If you’re not time blocking your calendar and scheduling “do not disturb” time, then you are killing your productivity by allowing others to control your time. And if you are organizing your workday but not sticking to what you’ve scheduled, then you’re breaking the commitment that you’ve made to your calendar and, therefore, to yourself. It’s the fastest way to further stress and frustration, and you slip back into a schedule controlled by everyone but yourself with no time for getting work done.
Take this scenario for example: You block out time for lunch or for work on that upcoming report. You feel good knowing that you’ll have that block of time later in the day or week. Then a calendar invite comes in for that time and you accept it, telling yourself that you can reschedule that block since you were the one who scheduled it in the first place. Before you know it, you only have a few minutes to inhale your lunch, if you even have time to get lunch, and you stress out the night before your report is due trying to figure out how you’re going to get it done. Instead of finishing during “normal” business hours, you now forgo time spent recharging and disconnecting to get the report done, complaining to yourself and those around you about how many meetings you’re stuck in.
We’ve all been there before and it sucks. We are not only stressed out but upset to be missing time with our friends and family.
Sometimes there is nothing you can do to control these time-consuming meetings, and that’s understandable. If it’s your manager or a priority project that you’re under a deadline for, you don’t want to be so quick to decline the invite or suggest another time. However, if it can wait for another time that you’ve set aside for meetings, then ask for it to be rescheduled. Don’t break the commitment you’ve made to yourself to get your work done , because at the end of the day you’re going to be held accountable for that work, and “not enough time” or “too many meetings” won’t be a viable excuse.
This commitment to your calendar becomes even more important when you’re workshifting, because the primary way of connecting with your team will be through online meetings. You might use social collaboration tools that allow you to connect asynchronously with your team, but real-time collaboration still needs to happen. And when you’re workshifting, the luxury of just stopping by someone’s office for a quick chat on a project is non-existent, meaning you are left to schedule time to talk.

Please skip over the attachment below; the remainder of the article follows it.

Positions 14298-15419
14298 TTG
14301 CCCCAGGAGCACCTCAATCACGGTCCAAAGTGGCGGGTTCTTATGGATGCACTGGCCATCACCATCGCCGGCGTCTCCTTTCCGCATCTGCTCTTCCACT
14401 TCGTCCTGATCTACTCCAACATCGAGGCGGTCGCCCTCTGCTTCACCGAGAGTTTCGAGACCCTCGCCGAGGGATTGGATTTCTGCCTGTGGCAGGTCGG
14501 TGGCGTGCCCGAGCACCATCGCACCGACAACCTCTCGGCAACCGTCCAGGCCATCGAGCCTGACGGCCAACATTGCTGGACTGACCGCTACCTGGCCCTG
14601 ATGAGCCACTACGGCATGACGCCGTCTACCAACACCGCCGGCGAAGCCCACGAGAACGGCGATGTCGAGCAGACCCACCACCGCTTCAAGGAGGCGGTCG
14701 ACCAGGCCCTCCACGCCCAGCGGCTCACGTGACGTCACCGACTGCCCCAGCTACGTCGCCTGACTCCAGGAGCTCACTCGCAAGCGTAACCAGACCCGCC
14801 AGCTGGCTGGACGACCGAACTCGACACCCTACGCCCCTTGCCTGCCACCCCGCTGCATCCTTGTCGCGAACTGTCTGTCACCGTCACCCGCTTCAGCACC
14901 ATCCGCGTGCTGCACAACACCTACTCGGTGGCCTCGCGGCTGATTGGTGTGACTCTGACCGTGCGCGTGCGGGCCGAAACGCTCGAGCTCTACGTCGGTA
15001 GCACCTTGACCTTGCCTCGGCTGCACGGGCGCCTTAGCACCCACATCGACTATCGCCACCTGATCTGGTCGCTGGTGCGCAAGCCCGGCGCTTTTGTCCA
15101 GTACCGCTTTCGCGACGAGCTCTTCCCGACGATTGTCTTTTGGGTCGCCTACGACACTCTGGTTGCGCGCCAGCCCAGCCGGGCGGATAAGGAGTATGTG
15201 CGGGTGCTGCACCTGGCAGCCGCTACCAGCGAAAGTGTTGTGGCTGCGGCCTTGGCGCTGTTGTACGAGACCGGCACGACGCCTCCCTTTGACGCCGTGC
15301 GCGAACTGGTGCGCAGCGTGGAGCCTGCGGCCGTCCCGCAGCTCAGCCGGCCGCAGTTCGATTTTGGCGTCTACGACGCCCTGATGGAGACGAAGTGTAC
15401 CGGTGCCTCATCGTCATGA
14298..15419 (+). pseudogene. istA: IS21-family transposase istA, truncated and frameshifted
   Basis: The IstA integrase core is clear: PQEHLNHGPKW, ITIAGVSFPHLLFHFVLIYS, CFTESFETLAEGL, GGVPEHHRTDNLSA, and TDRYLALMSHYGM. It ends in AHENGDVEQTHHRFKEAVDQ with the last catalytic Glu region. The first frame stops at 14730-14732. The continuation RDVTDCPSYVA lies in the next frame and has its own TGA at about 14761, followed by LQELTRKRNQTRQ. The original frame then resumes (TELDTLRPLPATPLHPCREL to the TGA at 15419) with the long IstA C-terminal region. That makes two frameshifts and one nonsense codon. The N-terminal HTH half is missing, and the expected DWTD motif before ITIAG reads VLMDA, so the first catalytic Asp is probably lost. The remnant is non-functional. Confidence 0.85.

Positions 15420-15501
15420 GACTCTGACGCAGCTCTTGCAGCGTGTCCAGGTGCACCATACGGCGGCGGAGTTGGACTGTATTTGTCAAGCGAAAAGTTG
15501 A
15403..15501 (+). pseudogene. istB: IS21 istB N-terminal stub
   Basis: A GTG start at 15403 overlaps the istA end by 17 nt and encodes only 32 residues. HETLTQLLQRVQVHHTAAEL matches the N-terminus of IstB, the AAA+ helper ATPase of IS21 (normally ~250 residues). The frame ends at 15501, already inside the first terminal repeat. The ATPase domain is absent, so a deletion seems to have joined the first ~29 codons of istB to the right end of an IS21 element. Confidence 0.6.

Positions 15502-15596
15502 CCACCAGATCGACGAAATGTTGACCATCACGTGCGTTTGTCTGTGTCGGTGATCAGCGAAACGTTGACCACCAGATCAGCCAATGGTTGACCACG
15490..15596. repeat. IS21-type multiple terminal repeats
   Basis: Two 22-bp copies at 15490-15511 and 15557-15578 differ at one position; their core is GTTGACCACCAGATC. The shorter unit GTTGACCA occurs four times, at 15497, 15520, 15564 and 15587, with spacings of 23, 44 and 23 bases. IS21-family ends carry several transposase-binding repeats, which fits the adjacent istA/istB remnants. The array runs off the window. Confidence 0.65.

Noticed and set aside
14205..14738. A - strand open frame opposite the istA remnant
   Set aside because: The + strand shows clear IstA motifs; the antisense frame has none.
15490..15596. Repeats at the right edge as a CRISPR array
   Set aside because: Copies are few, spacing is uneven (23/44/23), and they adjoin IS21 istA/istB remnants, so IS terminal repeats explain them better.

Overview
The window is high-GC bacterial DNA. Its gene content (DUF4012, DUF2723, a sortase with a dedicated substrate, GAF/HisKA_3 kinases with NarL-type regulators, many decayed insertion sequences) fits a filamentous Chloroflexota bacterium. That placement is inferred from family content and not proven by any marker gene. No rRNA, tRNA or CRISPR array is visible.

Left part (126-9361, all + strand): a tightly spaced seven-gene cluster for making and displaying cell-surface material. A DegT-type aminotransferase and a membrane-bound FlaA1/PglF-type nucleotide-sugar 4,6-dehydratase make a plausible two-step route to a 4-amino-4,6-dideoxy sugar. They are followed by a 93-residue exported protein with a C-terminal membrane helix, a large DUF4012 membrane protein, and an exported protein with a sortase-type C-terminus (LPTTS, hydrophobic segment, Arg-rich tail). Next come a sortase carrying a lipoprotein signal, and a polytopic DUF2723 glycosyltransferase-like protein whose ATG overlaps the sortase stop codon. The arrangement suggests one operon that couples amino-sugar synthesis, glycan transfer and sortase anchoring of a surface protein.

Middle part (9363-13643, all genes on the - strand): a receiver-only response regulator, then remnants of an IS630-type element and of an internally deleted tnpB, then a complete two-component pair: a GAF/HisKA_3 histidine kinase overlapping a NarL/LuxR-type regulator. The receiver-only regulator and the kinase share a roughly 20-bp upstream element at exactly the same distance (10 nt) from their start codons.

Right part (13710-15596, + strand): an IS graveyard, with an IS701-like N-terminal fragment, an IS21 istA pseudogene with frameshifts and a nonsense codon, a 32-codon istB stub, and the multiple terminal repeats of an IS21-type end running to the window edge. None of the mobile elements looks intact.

As someone who advocates workshifting and does it approximately 90 percent of the time, either from my home office or a hotel while traveling, I can tell you that I’ve had weeks where I didn’t take control of my calendar, and it quickly filled up with 35-40+ meetings.
So, how can you commit to your calendar and stay in control of your time while still getting through the meetings that are required of you and your team?
- Leave blocks of time available in your calendar for meetings that others can see either through Exchange Server, Google Calendar or Tungle.me.
- If a low-priority calendar invite comes in for a time that you’ve blocked off, suggest another time that works better for both of you.
- Schedule “meeting days” and “work days.” For example, I’m usually in my office on Thursdays, so I try to book back-to-back meetings then with team members who are also in the office. After the first few times of not getting any work done when I was in the office, I realized that it was only causing me more stress. By committing those days to meetings, I’m less stressed when I head home.
- Use a social collaboration tool such as Podio and ensure that your team does as well. Since we acquired Podio and I began using it on a daily basis, I’ve significantly reduced the number of meetings I have. It also makes the meetings that I do have even more productive.
Stop breaking the commitment you’ve made to your calendar and start being more productive.
What say you? Are you guilty of breaking the commitment you’ve made with your calendar?
Photo credit: rohdesign